Now, Gupta also makes clear that, “this virus is potentially on its way to escape the vaccine, it has taken the first steps towards that (…) If we let it add more mutations, then we should start to worry”.

Precisely, this may be the most worrying element of what is happening with the virus. The new variant is just the latest to show that the virus continues to adapt as it infects more people.

Professor David Robertson, from the University of Glasgow, stated that, “the virus will probably be able to generate mutations to escape the effects and scope of the vaccine”.

So if that happens, it would put humanity in a position similar to that of the common flu. Against the flu, vaccines should be updated periodically, every year in most cases.


Will the strain reach the most affected country?

As of Tuesday, the strain “has not been identified through sequencing efforts in the United States. However, only about 51,000 of the 17 million US cases have been sequenced”, reported the Centers for Disease Control (CDC).

“Given the small fraction of US infections that have been sequenced, the variant could already be in the United States without being detected”, added the institution.

In this regard, the epidemiologist Celine Gounder ensures that this new strain is already in the United States, because it has circulated in the United Kingdom for months. “The cat is out of the bag. It has spread to other places”.


It has ‘asymptomatic’ effects

For its part, the WHO issued an alert recalling that “most cases of COVID-19 in which this variant has been identified, have occurred in people under 60 years of age”.

The entity warns how dangerous the situation is, because when people are asymptomatic, they are generally under 60 years of age. So that may be the reason for its rapid spread, because those who have it do not know, and spread it.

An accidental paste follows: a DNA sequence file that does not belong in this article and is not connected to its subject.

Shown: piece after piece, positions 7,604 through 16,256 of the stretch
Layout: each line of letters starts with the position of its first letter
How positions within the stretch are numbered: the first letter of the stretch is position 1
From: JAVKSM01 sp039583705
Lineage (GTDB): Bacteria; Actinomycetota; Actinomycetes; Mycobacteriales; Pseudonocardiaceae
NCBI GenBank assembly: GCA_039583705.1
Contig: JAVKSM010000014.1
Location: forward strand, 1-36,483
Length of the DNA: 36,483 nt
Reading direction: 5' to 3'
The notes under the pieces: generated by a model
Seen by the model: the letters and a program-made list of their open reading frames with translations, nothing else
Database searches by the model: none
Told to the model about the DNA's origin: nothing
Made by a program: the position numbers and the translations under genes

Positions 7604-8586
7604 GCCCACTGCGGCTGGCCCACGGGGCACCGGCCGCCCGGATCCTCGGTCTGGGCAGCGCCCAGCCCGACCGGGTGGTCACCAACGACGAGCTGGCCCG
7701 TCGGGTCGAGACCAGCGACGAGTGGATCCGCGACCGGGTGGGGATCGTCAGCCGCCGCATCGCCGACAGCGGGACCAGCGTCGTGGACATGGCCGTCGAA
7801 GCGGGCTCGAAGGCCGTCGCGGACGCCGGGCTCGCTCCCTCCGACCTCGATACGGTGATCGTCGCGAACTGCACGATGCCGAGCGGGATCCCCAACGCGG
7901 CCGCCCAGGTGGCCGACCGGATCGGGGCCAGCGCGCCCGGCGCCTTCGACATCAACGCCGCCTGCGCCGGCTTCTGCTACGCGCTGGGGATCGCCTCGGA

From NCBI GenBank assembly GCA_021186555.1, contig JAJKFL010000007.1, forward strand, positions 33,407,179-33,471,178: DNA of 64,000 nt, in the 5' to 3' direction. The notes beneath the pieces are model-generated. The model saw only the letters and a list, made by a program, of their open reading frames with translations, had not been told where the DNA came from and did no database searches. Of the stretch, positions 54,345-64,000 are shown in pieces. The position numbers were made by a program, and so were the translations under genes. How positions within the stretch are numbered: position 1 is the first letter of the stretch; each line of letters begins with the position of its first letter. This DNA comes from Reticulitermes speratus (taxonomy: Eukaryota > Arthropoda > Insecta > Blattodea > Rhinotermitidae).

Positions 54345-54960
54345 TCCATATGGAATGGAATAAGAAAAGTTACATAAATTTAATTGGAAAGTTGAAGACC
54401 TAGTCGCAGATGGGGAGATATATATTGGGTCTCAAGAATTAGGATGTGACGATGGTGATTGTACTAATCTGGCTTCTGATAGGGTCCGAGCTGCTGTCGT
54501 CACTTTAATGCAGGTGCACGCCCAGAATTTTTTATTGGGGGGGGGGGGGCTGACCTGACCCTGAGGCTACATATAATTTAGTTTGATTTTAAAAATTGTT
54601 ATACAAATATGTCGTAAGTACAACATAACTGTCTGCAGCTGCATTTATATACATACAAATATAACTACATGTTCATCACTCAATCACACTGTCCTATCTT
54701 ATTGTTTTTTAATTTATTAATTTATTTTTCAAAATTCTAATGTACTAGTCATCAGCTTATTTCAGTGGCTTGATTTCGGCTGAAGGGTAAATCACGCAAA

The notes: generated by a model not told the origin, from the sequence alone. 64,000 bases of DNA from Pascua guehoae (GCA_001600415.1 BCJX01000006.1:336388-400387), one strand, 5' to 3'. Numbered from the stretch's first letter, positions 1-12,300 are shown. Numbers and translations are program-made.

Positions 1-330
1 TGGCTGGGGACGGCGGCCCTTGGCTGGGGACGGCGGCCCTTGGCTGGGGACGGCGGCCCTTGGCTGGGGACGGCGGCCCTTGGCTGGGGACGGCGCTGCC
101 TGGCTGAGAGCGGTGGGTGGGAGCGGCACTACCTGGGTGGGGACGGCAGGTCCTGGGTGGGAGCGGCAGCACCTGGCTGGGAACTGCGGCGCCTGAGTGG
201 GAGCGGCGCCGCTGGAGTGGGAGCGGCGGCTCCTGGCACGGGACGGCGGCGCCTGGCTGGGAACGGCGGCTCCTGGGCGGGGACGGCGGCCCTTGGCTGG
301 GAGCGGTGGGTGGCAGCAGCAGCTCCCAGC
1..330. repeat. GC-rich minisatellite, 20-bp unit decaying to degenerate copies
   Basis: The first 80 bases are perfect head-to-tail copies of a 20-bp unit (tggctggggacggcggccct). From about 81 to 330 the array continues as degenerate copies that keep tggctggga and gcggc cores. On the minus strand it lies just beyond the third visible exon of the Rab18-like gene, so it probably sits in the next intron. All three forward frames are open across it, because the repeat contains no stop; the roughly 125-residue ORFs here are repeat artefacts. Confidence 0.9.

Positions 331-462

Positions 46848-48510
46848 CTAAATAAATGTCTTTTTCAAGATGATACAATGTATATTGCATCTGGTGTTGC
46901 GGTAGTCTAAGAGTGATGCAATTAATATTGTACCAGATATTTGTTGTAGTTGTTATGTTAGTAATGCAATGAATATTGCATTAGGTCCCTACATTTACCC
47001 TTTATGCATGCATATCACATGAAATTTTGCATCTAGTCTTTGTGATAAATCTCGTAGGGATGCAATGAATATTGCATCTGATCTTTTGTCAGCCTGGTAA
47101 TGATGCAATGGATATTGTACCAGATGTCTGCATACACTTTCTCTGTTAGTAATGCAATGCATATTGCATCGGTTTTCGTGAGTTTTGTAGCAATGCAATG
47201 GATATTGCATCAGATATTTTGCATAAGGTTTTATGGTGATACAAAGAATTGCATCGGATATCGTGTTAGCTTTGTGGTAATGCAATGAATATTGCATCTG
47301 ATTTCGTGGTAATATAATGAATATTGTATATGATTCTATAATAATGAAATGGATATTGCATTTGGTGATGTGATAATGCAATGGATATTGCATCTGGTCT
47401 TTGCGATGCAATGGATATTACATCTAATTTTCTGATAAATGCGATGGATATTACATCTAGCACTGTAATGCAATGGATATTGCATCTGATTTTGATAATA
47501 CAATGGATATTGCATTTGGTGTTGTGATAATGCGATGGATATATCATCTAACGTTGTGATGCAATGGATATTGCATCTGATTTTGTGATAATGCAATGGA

Meanwhile, it also referred to the possibility that it infects children. “There is an indication that [the new strain] has a higher propensity to infect children”, said scientist Neil Ferguson, a member of the New and Emerging Respiratory Virus Threat Advisory Group (NERVTAG).

Given this, Gounder gave a recommendation. “We must focus on the things that we know will prevent the spread of this new variant. It’s simple, I mean everything that works against the spread of the coronavirus. “That’s masks and social distancing”.


How does this strain impact travel?

Until this Tuesday, at least 24 countries suspended all flights from the United Kingdom. Among the worst affected nations are Canada, Russia, Chile, Italy, Iran and Sweden.

“So far there are no plans for the United States to enact a travel ban against the United Kingdom”. This was stated on Monday by the United States Assistant Secretary for Health, Admiral Brett Giroir.

As for airlines, British Airways, Delta Airlines and Virgin Atlantic have agreed to require passengers to be tested for COVID-19.They must do so before boarding planes from the UK to New York. However, health experts in the North American country warn that Americans should not travel.The reason they give is simple: new hospitalizations and deaths from COVID-19 are increasing and with this new strain it is very easy to infect loved ones without realizing it.